April 7, 2015

Flooding of the Mighty Mississippi, Part Three - The 1890s

Mississippi River at Natchez - 2014

The Flood of 1892

It appears that Catahoula and Concordia parishes suffered flooding in 1892 but there is no mention of the Mississippi River flooding that year per the National Weather Service.

Asheville Daily Citizen - 2/8/1893
An article appearing in the February 8, 1893 edition of the Asheville Daily Citizen in Asheville, NC references the flooding of the previous year.
Four thousand people in Concordia and Catahoula parishes in the northern portion of Louisiana are on the verge of starving. Information received from that section yesterday shows that the people are in a pitiful condition and unless relief is given them at once many deaths from starvation will result.  The floods of the last summer destroyed their crops and the water remained so long that it was not possible to plant corn or anything else beyond some quickly maturing vegetables. Hence hundreds moved away. Thousands, however, were unable to leave.  Those remaining have subsisted during the winter on wild game, but now they have nothing to keep body and soul together.

The Flood of 1893

Catahoula Parish did not see as much flooding as its neighboring parishes to the north.

St. Paul Daily Globe - 5/17/1893
The St. Paul Daily Globe in St. Paul, MN warned of the consequences of the levee break on the west bank of the Mississippi River south of Greenville, MS in an article dated May 17, 1893:

"All of the northern part of Louisiana will be flooded, and it is also feared that the water cause great damage in the central portion of the state, as Red river, in which it will flow, is rising rapidly, and will soon be out of its banks."
Daily Public Ledger - 5/24/1893

On the 24th of May, the Daily Public Ledger in Maysville, KY reported the news of a break in the levee south of Lake Providence, Louisiana:
"The levee on the Wiley plantation, four miles south of Lake Providence, broke at 10:30 o'clock Tuesday.  This is by far the most serious break that has occurred during the present high water....the crevasse Tuesday is nine hundred feet wide and only eighteen feet deep and caving rapidly."

The Flood of 1897

From an article appearing in the April 17, 1897 edition of The Herald in Los Angeles. California:
The crisis has arrived in northern Louisiana where the the mighty force of nature has won the fight.  
The Herald - 4/17/1897
Last night at 10 oclock the workers on the levee at Biggs, four miles below Delta, La., were horrified to see a sudden bulge in their embankment.  A small yellow stream began to trickle through the aperture and a moment later there came a crash.  The Louisiana main system had at last succumbed to the fearful onslaught of the Mississippi river.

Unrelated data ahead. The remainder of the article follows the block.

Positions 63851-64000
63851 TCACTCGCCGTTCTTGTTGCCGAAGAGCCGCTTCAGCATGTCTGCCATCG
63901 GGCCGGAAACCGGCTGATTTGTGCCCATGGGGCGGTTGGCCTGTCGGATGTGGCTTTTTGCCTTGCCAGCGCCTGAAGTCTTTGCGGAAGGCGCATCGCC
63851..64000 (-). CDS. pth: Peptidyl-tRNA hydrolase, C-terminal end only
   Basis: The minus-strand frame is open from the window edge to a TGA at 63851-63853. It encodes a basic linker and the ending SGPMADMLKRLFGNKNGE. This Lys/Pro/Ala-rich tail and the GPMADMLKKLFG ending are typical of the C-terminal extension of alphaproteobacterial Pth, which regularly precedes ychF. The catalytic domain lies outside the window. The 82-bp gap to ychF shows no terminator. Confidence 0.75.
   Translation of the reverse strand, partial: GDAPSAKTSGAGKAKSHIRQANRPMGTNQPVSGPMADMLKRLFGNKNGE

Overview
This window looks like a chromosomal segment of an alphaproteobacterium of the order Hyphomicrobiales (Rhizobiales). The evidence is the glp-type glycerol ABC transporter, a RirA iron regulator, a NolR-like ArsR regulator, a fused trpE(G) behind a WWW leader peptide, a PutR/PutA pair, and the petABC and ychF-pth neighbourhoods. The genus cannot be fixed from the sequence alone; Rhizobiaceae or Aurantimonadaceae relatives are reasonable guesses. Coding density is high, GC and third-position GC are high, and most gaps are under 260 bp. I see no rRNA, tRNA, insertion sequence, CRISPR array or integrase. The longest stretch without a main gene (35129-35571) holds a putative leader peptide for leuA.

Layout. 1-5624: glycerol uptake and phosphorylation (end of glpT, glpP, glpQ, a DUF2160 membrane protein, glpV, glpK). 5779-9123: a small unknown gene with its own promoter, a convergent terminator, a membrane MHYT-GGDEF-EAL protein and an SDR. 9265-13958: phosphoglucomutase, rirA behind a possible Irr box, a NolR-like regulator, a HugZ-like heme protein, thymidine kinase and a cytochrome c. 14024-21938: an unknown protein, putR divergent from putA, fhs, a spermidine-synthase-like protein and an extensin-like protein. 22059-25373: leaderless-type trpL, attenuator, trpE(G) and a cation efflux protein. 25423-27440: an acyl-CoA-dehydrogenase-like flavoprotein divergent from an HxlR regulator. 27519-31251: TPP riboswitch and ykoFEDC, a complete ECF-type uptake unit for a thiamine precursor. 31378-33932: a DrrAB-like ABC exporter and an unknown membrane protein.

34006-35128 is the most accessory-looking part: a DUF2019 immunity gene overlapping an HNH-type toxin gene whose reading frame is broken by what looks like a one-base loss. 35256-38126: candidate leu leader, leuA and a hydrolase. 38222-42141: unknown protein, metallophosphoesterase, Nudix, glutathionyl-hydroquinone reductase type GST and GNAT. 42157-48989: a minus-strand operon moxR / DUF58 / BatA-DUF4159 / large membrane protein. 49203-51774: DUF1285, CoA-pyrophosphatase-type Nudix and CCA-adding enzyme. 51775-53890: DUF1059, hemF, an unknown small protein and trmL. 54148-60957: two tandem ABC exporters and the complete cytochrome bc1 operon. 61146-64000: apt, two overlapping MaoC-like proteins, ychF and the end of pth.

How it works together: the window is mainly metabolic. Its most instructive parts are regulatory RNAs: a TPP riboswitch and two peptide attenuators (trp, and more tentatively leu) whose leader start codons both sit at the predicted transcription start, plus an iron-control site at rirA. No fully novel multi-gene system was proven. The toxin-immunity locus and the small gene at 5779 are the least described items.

A general alarm was sounded and the inhabitants of the vicinity began moving their valuable effects.  In thirty minutes the crevasse had increased in size from a dozen feet to fifty yards, and the water was pouring through the opening with fearful velocity.
San Francisco Call - 5/10/1897
There is a strip of swamp about two miles wide immediately behind the levee where the break occurred, and beyond that are many of the finest plantations of Southern Louisiana.  
The water flows into the Tensas river, and should that stream prove unable to carry the great volume of water into the main channel the flooded area will extend to Franklin and part of Catahoula parish, and take the fifth district levee, where the board had concentrated nearly a thousand men along the line of the levee adjacent to Biggs, this strip having been regarded as one of the weakest points in the entire system.
The fertile lands that will be inundated are in the highest state of cultivation and the loss will be tremendous.
On May 10, 1897 the San Francisco Call reported, "The town of Trinity, Catahoula Parish, at the junction of Tensas, Ouachita and Black rivers, is submerged."

Residents of Catahoula Parish finally received good news towards the end of May.

NY Sun - 5/27/1897

*This post is part three in a series of posts in which an attempt will be made to document the history of flooding in Catahoula Parish caused by the overflow of the Mighty Mississippi River.  Occurrences will be presented using maps, newspaper articles, photographs and reports from the State Library of Louisiana and other collections from the sources linked below each post. 

Part One

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